Fresh, clean water is of vital importance to every organic farmer, but extended droughts, unpredictable weather patterns, and toxic runoff threaten food producers’ access to an adequate supply. Many scientists and farmers see climate change as a key causative factor. They’re also finding that organic methods can help. We asked experts in California, Vermont, and Illinois to share their insights for dealing with these conditions.



Even when California experiences a deluge of rain and snow, as was the case in the winter of 2016–17, the possibility of drought always looms there. In the Central Valley, where many vegetables sold in the United States are grown, the damage to groundwater supplies from pumping and overdrafting (taking out more than is replenished) might never be repaired. Following years of drought (2011 to 2016), the recent abundance of water is forcing scientists and engineers to reexamine reservoir management and water storage. Luckily, the years of scarcity have encouraged innovative and efficient irrigation techniques that are continuously studied and tweaked to create useful strategies for farmers.

With most reservoirs in California now at or near capacity, it’s hard to argue that the state is still in a long-term drought, says Doug Parker, Ph.D., an agricultural economist and the director of the California Institute for Water Resources. “We got some good rain out of the recent storms,” he says, “but does that mean we can all start turning on taps and wasting water? Of course not.”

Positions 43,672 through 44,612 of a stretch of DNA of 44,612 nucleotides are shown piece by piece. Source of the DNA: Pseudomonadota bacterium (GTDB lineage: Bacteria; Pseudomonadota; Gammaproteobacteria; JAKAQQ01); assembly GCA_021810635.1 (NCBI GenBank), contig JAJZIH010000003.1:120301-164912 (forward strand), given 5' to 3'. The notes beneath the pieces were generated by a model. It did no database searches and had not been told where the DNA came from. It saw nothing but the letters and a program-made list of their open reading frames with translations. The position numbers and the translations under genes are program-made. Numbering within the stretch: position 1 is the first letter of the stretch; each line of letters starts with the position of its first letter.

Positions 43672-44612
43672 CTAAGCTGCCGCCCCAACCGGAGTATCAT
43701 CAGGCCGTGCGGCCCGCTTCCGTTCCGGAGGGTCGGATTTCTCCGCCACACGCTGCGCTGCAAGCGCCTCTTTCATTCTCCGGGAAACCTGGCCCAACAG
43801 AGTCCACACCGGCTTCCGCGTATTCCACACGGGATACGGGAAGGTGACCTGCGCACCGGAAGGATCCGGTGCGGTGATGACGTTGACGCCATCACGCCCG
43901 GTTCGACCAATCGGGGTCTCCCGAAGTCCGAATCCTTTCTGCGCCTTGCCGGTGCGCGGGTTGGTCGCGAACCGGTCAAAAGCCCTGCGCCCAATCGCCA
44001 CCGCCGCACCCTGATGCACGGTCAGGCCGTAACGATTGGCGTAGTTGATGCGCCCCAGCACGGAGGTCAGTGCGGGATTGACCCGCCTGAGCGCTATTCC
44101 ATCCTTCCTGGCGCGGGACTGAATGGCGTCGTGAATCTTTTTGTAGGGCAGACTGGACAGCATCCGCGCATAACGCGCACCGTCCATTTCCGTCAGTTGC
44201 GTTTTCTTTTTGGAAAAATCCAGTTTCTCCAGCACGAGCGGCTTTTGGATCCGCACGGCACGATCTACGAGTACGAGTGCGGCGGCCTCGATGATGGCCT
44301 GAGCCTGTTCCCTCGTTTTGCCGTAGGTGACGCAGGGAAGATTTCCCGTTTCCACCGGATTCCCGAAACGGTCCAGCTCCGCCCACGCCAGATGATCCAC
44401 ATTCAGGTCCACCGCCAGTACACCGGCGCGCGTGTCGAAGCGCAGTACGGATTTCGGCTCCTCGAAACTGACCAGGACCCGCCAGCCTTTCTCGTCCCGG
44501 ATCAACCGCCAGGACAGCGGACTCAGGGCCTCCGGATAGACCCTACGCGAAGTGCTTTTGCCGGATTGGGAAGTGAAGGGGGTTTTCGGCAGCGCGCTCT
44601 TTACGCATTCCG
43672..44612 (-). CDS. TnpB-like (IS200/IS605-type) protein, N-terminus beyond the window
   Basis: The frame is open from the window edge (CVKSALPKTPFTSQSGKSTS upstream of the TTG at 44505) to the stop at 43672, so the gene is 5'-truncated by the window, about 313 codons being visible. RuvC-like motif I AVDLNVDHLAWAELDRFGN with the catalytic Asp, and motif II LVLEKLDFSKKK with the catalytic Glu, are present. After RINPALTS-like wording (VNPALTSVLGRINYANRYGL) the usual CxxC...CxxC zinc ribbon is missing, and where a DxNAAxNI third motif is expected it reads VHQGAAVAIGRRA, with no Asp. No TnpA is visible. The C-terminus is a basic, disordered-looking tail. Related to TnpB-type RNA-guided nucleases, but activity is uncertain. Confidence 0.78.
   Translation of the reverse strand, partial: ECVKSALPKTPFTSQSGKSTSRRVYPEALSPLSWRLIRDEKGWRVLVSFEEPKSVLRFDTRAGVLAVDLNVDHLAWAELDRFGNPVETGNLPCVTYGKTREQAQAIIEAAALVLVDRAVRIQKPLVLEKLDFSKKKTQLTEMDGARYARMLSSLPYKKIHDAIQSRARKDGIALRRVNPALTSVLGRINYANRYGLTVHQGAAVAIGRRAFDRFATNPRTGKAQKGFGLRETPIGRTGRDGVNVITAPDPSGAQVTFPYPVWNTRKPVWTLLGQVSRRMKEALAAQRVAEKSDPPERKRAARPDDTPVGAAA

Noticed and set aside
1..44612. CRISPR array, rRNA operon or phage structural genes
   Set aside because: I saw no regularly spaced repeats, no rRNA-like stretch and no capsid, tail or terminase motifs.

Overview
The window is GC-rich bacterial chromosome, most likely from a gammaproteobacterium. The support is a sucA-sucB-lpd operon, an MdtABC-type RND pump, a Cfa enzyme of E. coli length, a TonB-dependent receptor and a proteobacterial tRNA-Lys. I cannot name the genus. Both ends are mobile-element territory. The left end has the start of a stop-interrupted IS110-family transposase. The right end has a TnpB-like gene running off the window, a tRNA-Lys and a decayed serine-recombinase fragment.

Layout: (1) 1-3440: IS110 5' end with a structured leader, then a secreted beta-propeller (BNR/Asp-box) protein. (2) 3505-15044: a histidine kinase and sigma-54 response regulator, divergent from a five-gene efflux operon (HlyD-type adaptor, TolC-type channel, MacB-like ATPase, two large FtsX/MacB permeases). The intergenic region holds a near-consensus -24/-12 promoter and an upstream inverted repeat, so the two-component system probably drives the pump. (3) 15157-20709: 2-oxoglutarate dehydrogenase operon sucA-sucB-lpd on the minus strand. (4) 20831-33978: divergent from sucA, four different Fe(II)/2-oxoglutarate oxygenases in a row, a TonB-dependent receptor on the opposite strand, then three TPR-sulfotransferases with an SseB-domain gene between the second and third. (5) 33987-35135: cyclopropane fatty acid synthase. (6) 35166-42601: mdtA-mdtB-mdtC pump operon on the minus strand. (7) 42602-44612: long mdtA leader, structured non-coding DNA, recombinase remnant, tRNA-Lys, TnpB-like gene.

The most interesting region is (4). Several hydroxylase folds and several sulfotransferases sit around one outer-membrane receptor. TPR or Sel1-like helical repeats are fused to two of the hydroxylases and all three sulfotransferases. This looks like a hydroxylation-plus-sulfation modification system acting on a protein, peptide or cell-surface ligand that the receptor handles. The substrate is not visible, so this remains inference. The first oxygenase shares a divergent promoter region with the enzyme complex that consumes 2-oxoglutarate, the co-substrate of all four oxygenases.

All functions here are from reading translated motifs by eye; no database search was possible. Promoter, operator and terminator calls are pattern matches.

Efficient use is crucial to the recovery of stored groundwater and aquifers, which provided more than 65 percent of irrigation water during the drought. Underground resources can be recharged (or “rewatered”) if managed like a “savings account,” Parker explains. When they are drawn down during a drought, they need to be filled up during
wetter years.

One method farmers have used for years to do this is surge flooding, but the value of this strategy hasn’t been researched and well understood until recently, Parker says. It’s highly effective for certain crops, like dormant grapes (which are not damaged by flooding), but now scientists are studying how the strategy could work for almond trees or vegetable crops. And they’re exploring which soil types work best, and how nutrient loss and pesticide contamination can be avoided, when growers employ the technique.